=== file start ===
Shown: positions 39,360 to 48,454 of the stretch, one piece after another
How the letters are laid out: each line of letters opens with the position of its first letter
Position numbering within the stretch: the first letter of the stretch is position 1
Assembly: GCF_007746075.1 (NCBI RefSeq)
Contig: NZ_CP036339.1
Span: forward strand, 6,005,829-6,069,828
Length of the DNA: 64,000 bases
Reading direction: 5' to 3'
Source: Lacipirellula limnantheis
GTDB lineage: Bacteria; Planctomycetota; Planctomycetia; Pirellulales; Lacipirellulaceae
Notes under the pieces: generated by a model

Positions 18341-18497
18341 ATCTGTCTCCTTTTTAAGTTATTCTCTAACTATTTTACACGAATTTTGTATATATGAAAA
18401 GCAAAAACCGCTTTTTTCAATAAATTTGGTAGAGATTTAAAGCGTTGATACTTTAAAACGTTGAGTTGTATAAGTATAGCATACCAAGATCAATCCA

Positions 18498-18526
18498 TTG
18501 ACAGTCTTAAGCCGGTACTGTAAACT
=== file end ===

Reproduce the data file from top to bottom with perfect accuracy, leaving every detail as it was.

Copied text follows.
Shown: positions 39,360 to 48,454 of the stretch, one piece after another
How the letters are laid out: each line of letters opens with the position of its first letter
Position numbering within the stretch: the first letter of the stretch is position 1
Assembly: GCF_007746075.1 (NCBI RefSeq)
Contig: NZ_CP036339.1
Span: forward strand, 6,005,829-6,069,828
Length of the DNA: 64,000 bases
Reading direction: 5' to 3'
Source: Lacipirellula limnantheis
GTDB lineage: Bacteria; Planctomycetota; Planctomycetia; Pirellulales; Lacipirellulaceae
Notes under the pieces: generated by a model

Positions 18341-18497
18341 ATCTGTCTCCTTTTTAAGTTATTCTCTAACTATTTTACACGAATTTTGTATATATGAAAA
18401 GCAAAAACCGCTTTTTTCAATAAATTTGGTAGAGATTTAAAGCGTTGATACTTTAAAACGTTGAGTTGTATAAGTATAGCATACCAAGATCAATCCA

Positions 18498-18526
18498 TTG
18501 ACAGTCTTAAGCCGGTACTGTAAACT